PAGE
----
Perry's career was skyrocketing in 1946 when this stunning performance of a Russ Columbo favourite was issued. It became an immediate hit, sold well over a million copies, and was a must at any Como appearance. So even Perry was amazed when he forgot the words while singing it at a concert in Cleveland in 1971. 'Can you imagine me forgetting the words to Prisoner of Love,' he said, grinning, after the show. 'I used to work with the idiot cards ( prompting cue cards ) on my TV show all the time, and I guess I just came to depend too much on them.' It's never happened again, and a good thing too — Prisoner of Love remains one of Perry's most requested songs to this day.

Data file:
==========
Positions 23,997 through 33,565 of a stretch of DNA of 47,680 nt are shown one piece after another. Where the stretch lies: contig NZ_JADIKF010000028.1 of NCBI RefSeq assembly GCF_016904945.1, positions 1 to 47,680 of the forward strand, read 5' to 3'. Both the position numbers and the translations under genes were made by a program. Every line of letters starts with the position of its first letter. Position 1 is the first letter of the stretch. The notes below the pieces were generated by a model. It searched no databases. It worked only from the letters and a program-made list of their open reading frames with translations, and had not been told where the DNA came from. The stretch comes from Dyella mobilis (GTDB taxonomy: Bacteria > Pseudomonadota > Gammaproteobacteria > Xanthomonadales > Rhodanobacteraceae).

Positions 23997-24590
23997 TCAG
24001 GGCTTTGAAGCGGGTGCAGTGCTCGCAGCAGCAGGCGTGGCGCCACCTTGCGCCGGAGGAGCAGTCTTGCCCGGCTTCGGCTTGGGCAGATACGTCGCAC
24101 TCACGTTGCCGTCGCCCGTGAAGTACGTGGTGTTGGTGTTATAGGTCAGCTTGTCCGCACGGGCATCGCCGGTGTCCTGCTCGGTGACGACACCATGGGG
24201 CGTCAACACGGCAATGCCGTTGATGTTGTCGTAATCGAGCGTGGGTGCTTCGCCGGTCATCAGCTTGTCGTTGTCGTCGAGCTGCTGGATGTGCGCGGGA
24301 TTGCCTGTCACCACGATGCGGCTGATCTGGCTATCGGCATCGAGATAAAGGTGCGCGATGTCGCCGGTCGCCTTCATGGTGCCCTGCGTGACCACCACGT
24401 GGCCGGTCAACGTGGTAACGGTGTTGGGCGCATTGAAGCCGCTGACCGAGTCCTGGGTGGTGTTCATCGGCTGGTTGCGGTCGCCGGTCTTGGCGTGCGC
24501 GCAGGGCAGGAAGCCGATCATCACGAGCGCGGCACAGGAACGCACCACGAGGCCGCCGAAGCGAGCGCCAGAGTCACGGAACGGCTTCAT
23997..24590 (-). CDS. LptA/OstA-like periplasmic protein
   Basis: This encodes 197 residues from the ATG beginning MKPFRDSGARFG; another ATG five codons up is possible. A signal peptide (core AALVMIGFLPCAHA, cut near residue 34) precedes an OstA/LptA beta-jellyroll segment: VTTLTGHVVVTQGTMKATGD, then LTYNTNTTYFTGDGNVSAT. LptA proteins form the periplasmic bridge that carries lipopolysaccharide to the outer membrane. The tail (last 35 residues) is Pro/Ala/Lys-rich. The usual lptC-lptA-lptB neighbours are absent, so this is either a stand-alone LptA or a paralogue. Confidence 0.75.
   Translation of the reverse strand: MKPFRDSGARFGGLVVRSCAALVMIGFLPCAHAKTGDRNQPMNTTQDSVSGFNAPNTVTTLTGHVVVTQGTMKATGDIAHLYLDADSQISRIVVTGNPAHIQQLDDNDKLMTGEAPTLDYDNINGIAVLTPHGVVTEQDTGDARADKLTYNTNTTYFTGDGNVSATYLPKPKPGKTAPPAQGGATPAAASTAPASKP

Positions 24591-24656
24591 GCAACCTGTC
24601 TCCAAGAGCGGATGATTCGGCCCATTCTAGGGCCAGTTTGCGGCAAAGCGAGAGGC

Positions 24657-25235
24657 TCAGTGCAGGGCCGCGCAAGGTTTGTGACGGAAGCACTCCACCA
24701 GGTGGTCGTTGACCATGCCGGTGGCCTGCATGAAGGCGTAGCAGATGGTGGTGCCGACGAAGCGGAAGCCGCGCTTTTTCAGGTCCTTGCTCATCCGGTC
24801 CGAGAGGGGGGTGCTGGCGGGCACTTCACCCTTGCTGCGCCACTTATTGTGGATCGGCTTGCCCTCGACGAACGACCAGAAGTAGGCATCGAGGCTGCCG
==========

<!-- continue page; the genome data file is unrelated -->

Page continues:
( notes from "The Incomparable Como" Readers Digest UK compilation 1975 )
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|At the beginning of World War II, the War department, through the Army Services Forces — Special Services Division, distributed thousands of shellac phonograph records (V DISCS) to Army Forces throughout the world. Shortly after the Army's program started, the U.S. Navy became involved in the program, appointing E.P. DiGiannantonio to run the Navy, Marine and Coast Guard programs.|
|In December 1944, Perry Como began a long association with the Liggett and Meyers Tobacco Company and its "Chesterfield Supper Club" series on NBC Radio ( Monday to Friday, 7:00-7:15 P.M. ). During the V-Disc years, accompanying orchestras included those of Ted Steele, Lloyd Shaffer, Carl Kress and Mitchell Ayres. Ted Steele's Orchestra accompanied Perry on the Chesterfield broadcasts from December 11, 1944, through to July 27, 1945.|
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